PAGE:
Israel confirms it destroyed suspected Syrian nuclear facility in 2007

Israel's role had been widely suspected but it was not confirmed

Israel confirms it destroyed suspected Syrian nuclear facility in 2007

An image provided by the Israeli Defence Forces of the suspected Nuclear Facility in Syria. Image: Israeli Defence Forces

Israel's military has confirmed it was behind an airstrike that destroyed what it believed to be a nuclear reactor in Syria in 2007.

Newly-declassified material showed the decision to hide the link to Israel was made due to the possibility of war.

Instead, authorities ordered the strike be kept secret until further notice.

The airstrike saw eight F-15 fighters bomb the reactor in the Deir el-Zour region, about 300 miles northwest of Damascus on 6 September.

It had been in development for years and was due to begin operations at the end of that year.

In a statement, Israel described the strike as having "successfully removed an emerging existential threat to Israel and to the entire region - Syrian nuclear capabilities."

Nuclear

Syria had denied it was building a nuclear reactor but the UN nuclear watchdog said the site was "very likely" to be a nuclear reactor and the North Koreans could have been helping to build it.

Also included in the material was footage of the strike, which caused "irreversible" damage, and pictures of secret army intelligence communiques regarding the target.

Israel's role had been widely suspected but it was not confirmed until now.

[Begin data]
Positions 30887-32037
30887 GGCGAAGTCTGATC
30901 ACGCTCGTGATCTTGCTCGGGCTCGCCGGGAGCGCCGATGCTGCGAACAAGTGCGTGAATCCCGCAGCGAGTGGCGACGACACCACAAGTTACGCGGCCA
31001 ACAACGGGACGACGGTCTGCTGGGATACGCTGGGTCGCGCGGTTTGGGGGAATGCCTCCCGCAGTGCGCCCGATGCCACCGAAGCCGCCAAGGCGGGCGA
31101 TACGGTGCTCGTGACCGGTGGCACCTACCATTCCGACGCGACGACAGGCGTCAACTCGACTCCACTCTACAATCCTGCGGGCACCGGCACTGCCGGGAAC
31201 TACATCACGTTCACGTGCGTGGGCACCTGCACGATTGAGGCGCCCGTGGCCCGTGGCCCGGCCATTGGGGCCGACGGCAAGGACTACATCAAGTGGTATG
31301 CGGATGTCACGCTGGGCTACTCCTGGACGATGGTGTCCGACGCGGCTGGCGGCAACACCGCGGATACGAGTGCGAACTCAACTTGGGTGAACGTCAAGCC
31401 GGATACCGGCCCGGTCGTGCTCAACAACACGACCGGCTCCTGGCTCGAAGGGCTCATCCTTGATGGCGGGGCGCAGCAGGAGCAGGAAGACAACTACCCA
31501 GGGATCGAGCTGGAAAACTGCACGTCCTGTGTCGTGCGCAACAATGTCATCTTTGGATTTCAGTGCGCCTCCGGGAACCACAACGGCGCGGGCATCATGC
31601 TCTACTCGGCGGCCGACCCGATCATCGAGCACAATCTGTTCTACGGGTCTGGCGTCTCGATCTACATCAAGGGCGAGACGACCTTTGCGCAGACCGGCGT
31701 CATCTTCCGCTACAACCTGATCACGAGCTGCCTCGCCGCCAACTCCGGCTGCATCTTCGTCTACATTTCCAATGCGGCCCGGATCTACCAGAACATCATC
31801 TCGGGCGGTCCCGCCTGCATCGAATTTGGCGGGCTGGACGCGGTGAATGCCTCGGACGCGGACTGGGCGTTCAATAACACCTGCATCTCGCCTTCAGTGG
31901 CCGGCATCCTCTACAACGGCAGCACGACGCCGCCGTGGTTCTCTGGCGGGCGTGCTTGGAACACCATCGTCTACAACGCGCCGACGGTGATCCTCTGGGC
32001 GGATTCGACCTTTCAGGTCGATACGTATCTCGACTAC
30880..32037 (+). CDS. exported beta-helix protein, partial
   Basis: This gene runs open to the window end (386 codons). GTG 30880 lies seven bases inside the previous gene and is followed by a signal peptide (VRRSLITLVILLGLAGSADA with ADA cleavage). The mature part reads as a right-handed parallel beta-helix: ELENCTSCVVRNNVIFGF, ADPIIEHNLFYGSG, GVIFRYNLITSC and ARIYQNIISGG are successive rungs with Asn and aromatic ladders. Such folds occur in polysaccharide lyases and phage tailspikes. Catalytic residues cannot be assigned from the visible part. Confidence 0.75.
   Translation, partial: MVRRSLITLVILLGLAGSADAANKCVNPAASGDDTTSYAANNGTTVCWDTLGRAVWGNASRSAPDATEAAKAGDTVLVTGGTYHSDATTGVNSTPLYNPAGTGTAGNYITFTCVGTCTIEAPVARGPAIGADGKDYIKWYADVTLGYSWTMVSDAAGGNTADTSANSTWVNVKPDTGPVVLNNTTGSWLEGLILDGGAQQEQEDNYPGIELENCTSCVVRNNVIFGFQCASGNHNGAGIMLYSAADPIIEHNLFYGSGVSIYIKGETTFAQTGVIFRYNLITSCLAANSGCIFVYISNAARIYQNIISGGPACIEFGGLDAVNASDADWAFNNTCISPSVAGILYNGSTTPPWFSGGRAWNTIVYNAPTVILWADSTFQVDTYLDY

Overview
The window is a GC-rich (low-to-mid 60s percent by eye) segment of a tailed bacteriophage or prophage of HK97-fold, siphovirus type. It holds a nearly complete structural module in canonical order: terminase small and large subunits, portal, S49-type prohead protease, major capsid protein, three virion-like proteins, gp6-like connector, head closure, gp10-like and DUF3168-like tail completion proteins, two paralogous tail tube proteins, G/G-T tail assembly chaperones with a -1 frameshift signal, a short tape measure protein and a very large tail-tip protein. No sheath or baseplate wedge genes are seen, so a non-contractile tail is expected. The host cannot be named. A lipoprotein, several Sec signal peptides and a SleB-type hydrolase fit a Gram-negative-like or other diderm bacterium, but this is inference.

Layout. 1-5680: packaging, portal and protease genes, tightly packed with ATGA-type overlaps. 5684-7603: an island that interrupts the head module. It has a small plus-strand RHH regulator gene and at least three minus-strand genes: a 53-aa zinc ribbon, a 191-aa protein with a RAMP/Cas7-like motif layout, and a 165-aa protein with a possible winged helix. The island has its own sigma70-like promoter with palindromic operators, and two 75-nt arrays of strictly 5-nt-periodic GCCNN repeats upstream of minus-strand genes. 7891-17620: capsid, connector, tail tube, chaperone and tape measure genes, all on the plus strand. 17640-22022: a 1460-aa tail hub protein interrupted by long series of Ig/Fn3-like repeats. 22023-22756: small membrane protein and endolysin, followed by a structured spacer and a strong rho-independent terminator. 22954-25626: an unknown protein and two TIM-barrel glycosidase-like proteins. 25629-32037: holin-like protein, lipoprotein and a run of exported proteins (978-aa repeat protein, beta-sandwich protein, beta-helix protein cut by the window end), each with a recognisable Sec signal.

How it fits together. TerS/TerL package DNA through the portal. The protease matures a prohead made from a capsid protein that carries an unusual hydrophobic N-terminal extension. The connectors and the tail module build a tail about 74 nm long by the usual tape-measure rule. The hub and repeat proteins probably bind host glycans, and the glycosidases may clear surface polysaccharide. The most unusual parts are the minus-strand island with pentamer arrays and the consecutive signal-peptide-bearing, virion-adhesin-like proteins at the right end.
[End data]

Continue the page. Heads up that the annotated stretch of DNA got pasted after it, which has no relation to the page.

One reason could be the upcoming memoir of former prime minister Ehud Olmert, who ordered the strike.

Or it could also be a warning to Iran, Israel's bitter enemy which is increasingly active in Syria, where it is an ally of Syrian President Bashar al Assad.

Threat

Military chief Lieutenant General Gadi Eisenkot said in a statement: "The message from the 2007 attack on the reactor is that Israel will not tolerate construction that can pose an existential threat."

According to Air force commander Major General Amikam Norkin, the strike has been vindicated by the conflict and chaos in Syria, as the reactor was in an area that was later under the control of Islamic State.

"Imagine what situation we would be in today if there was a nuclear reactor in Syria," he said.

"In historic hindsight, I think Israel's decision to destroy the reactor is one of the most important decisions taken here in the last 70 years."

Israeli Defence Minister Avigdor Lieberman said: "The motivation of our enemies has grown in recent years, but so too the might of the IDF (Israeli Defence Forces)."